LAS VEGAS (KTNV) — Just days before Governor Brian Sandoval leaves office he sent a message touting the growth of Nevada's rainy day fund from zero when he took office to nearly $300 million as he departs, with marijuana revenue expected to increase the fund by 10 percent in the coming months.
"It is really frustrating," Amanda Morgan, legal director with Educate Nevada Now, said.
Educate Nevada Now is among the organizations working to get more funding committed to schools and the ongoing fight over how marijuana revenue is used made the governor's statement more frustrating.
"It is great to save money, and I agree that is important, but when people voted on marijuana I think they really thought this was going to help our public school kids," Morgan said.
This is the statement Morgan, and others are now talking about:
"When I took office in January 2011, the state's rainy day fund balance was zero. As a direct result of the economic diversification and retention efforts we began, as well as diligent work by the Silver State and the Nevada family, a deposit of more than $55 million was made into the rainy day fund today, allowing the fund to reach its highest ever balance of more than $293 million. This is phenomenal news that all Nevadans should be proud of. "Moving forward, with continued monthly marijuana tax revenue deposits, the rainy day fund balance will continue to grow. It is estimated that at the end of fiscal year 2019, the balance will be approximately $326 million. "As I've said before, I am incredibly pleased by the work we have been able to accomplish over the last eight years, and I am thankful that the Silver State is beginning 2019 on this momentum-filled high note."
The use of tax revenue from marijuana has been a hot topic.
Clark County School District leaders say that money was used to offset other funding rather than add to education funding.
The Clark County Education Association is also closely monitoring the situation with both the marijuana revenue and the rainy day fund, issuing the following statement about the Governor's statement:
"We are pleased to see how much revenue the marijuana tax has generated. This reserve of funds may well be one of Governor Sandoval's most notable accomplishments during his time in Carson City, but, like the vast majority of Nevadans who voted to legalize and tax marijuana for the benefit of our public schools and our students, we must withhold judgement until we see where these dollars ultimately end up. "When it comes to education in Nevada, there can be no doubt that it is indeed "raining." Our schools need additional funds now, and we look forward to Governor Sandoval passing the baton to Governor-elect Sisolak, who has promised not only to honor the will of voters and direct the marijuana tax revenue towards public education, but to fully address the systemic education funding issues that we face in our state."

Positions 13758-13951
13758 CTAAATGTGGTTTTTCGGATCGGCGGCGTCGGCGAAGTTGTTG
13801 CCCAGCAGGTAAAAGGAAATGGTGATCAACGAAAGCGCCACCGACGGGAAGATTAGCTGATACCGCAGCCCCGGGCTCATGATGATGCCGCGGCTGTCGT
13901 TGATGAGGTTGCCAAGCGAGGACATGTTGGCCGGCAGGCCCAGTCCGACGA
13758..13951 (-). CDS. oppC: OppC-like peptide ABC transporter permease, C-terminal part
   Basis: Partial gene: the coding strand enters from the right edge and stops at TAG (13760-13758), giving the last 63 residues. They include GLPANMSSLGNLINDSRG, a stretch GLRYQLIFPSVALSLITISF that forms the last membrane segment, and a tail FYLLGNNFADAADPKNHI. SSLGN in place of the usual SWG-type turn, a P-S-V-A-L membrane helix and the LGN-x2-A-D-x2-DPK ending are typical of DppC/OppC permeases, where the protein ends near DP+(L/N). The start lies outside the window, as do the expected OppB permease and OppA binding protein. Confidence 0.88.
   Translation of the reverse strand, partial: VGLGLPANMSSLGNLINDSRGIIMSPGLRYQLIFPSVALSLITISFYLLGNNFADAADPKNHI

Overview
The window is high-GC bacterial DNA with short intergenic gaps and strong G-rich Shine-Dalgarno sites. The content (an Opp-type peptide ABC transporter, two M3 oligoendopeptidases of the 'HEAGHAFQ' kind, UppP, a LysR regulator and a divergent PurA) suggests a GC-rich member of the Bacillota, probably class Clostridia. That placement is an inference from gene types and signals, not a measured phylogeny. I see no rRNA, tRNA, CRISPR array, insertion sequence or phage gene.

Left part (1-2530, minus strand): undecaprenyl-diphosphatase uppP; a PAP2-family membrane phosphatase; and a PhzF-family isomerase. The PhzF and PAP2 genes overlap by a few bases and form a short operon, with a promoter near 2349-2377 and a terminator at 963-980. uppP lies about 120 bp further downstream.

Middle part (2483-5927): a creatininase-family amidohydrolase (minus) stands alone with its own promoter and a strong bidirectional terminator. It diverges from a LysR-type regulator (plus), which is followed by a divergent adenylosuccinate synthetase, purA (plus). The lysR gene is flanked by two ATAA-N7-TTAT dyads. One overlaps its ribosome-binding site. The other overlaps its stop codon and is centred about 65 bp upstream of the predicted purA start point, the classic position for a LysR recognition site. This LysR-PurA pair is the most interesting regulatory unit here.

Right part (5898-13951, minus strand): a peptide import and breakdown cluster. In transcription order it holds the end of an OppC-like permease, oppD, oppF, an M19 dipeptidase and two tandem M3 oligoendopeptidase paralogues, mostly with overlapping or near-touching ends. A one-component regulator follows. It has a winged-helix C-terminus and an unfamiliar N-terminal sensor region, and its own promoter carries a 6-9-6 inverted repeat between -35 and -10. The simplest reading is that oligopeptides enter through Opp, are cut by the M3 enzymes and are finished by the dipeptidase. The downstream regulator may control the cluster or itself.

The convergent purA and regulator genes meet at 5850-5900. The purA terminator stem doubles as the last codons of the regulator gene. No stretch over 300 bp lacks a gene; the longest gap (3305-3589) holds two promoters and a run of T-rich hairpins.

With many hoping the upcoming legislative session will lead to changes in education funding, leaders have mixed opinions about how much is needed in the rainy day fund.
"We've always said the money has to go to schools and we need to get it to schools and now we know exactly how much there is and where it is," former State Senator and Clark County Commissioner-elect Tick Segerblom said.
"When you are starving would you rather have food or have money in the bank and I think our schools are starving."
Assemblywoman Maggie Carlton telling 13 Action News education funding is important but said while the $293 million in the rainy day fund seems like a large number; as a percentage of what would be needed in another economic downturn, it is not that big.
Segerblom said he knows there is a need for a rainy day fund but the question remains how much should be set aside.
"I don't want to see it go down to zero, but to me if we could take a hundred million dollars of that and put it to schools. It is not a huge amount for schools but it is better than sitting there drawing one percent interest," Segerblom said.
As for Morgan, she says her organization is encouraging parents to get involved in the legislative session that kicks off next month and will lay the path for education funding for the next two years.
"Talk to your legislators. Show up and testify at session," Morgan said.
The fight over education funding is expected to take up much of the four-month legislative session and 13 Action News will continue to keep you updated on how you can make your feelings known to legislators.